As software increasingly impacts our daily lives, a cohort of so-called “citizen developers” is quietly emerging, using simpler low and no code tools to innovate faster for businesses and governments.
Unlike traditional software development with complex training and code writing requirements, low and no code tools mean that people can create software with minimal or no code writing required. With smart user interfaces, people can develop software processes without having any programming knowledge, typically using drag and drop style methods.
Moving beyond simple websites and apps, these tools have also become available for enterprise software, enabling rapid development of solutions such as document handling automations. Following the lead of IT functions, which rapidly adopted these tools, teams company-wide are now using them to quickly respond to business needs in a low cost manner.
For example, organisations worldwide are already using SAP’s low and no code tools including app and automation development solutions available via SAP Business Technology Platform. Feedback from citizen developers has been overwhelmingly positive about how these tools are helping their companies become intelligent enterprises. For example, business process owners at any APJ-based utility company can create and introduce dynamic forms for inspection processes on an as-needed basis. Producing the forms themselves has eliminated redevelopment work from IT, reducing deployment time from months to days.
Low and no code drives rapid innovation
Whether disruptive or evolutionary, successful software innovation demands speed, meaning the ability to prototype and gain real world and user feedback quickly. Rather than relying on the availability (and associated cost) of dedicated software developers, teams using low and no code platforms can rapidly develop and iterate their ideas, gathering feedback and prototyping new concepts to run faster innovation cycles.
Traditional software development projects often require a substantial time investment to discover the practical implications of different processes or market needs. Software architects and developers spend hours, days, and weeks or more in workshops and other discussions to fully explore and understand potential use cases and solve specific business problems. With low and no code tools, subject matter experts, be they process owners or market strategists, can embed their knowledge across the software development process – from ideation through prototype iteration, solution delivery, and beyond.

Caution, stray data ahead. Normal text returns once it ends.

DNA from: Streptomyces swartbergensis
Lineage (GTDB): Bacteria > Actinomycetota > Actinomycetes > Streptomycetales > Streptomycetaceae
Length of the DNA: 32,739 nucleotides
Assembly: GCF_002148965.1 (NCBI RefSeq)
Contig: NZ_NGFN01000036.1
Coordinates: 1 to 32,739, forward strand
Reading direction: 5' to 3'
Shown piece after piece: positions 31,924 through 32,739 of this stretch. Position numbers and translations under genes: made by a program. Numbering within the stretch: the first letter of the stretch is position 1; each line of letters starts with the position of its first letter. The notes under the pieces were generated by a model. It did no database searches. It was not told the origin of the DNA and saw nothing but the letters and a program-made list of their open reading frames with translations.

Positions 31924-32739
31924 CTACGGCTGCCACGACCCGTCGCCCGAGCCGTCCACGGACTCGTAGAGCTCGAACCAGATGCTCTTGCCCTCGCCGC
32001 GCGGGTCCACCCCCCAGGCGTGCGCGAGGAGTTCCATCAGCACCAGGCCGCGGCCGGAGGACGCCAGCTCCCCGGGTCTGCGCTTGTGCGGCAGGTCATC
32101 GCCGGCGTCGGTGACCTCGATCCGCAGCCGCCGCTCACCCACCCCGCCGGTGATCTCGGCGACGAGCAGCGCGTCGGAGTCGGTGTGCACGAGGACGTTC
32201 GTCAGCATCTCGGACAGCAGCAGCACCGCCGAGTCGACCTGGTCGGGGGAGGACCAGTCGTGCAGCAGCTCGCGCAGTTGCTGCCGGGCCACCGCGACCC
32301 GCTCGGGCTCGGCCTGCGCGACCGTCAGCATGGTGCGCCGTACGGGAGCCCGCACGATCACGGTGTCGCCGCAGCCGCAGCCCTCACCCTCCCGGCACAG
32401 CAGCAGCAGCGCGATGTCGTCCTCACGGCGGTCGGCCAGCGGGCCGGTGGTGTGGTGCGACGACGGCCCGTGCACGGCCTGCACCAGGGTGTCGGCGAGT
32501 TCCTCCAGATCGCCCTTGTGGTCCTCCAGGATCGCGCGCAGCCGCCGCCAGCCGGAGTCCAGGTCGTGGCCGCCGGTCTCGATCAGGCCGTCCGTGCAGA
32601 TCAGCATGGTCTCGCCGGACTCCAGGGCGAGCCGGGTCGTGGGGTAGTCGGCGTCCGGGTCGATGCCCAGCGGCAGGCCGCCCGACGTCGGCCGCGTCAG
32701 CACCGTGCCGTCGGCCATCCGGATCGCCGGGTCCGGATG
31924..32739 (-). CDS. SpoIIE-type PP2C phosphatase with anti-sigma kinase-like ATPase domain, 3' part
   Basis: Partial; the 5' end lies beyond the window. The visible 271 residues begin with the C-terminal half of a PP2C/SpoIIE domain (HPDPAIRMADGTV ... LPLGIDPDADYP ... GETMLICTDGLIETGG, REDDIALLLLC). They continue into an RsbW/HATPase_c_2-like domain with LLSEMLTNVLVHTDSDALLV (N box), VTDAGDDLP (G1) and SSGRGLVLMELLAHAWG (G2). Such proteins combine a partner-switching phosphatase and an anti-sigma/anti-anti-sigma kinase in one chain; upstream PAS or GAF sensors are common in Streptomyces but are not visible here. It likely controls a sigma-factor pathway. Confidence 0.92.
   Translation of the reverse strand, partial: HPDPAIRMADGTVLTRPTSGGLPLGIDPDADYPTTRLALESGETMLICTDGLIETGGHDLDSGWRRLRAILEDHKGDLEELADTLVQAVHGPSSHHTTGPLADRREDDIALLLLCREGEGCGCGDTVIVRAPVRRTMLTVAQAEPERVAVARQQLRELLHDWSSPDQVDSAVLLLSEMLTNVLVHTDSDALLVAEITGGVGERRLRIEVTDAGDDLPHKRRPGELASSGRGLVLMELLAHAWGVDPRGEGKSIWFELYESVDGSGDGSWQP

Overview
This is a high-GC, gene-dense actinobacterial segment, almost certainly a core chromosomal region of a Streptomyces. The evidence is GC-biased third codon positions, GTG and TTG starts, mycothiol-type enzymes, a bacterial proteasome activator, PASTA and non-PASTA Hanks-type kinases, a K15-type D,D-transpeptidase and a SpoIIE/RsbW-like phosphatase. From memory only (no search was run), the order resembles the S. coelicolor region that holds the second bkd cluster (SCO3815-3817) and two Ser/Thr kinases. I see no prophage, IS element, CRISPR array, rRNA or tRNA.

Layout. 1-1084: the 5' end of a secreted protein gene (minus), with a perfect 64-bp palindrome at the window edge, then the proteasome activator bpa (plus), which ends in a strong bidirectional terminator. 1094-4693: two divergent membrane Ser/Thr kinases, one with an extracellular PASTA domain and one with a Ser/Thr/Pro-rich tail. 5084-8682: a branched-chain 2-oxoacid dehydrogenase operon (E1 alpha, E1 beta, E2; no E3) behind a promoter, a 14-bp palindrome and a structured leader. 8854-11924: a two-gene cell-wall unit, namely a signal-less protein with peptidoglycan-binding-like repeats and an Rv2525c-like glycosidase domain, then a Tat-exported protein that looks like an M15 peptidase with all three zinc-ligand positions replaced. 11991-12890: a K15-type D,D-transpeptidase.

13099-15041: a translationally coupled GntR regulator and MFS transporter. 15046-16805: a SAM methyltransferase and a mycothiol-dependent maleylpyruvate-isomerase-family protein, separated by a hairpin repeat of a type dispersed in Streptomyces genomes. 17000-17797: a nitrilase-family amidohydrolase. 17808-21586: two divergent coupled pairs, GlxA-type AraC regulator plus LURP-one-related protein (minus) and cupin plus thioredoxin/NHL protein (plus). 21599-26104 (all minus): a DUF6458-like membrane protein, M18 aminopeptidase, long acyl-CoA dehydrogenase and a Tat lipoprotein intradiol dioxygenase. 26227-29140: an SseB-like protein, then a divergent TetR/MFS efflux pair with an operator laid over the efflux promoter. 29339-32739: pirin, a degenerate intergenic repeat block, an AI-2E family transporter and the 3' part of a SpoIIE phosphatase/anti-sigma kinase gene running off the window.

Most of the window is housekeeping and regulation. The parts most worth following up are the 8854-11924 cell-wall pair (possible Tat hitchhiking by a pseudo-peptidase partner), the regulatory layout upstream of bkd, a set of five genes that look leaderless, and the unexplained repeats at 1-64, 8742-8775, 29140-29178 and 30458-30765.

Improving the employee experience
Employees are often asked to provide their insights on a given topic as part of a software solutioning exercise, but their involvement ends there – until the final system is implemented and scaled. By using low and no code technologies, employees can experience the satisfaction of developing a solution from idea to implementation, providing input and guidance to the design and implementation, which in turn provides a sense of accomplishment and boosts productivity.
Low and no code tools are proving even more valuable productivity-wise as more employees work remotely during the pandemic. Rather than waiting for IT resources to become available, citizen developers – wherever they’re located – can solve business process and customer problems as they arise, quickly accessing low and no code tools through cloud computing platforms.
More strategically, as companies continue their digital transformation journeys, more people have access to the tools necessary to transforms all aspects of a business through software. Rather than relying on only large, top-down transformation programs, they can take a grassroots approach, with employees developing and implementing solutions as required based on the processes, customers and legacy technology that they know best. Organisations can address governance and security by embedding policies into the low and no code platform, guiding employees as they design new software.
Low and no code tools support digital government services
The opportunity provided by low and no code to pivot from technology interaction to technology innovation also applies to the public sector. Citizen developers can create new solutions in their respective area of expertise or interest, while also meeting quality and security standards. The public sector can develop more useful apps faster. When people with the greatest amount of experience and understanding of processes design and develop software, the organization ends up with systems that address the most important challenges.
Coupled with initiatives such as open data sharing, citizens can quickly bring about the change they’d like to see in government digital services, combining previously hidden information sources and community needs to develop scalable solutions. For example, citizen developers can plug no code tools into SAP’s Data Marketplace to model different trends and correlations across private and public data sources.
In democratising software development beyond dedicated, specialised resources, low and no code tools are modernising not only how organisations operate daily, but also how industries will innovate for a stronger, more resilient future.
This article originally published on SAP BrandVoice on Forbes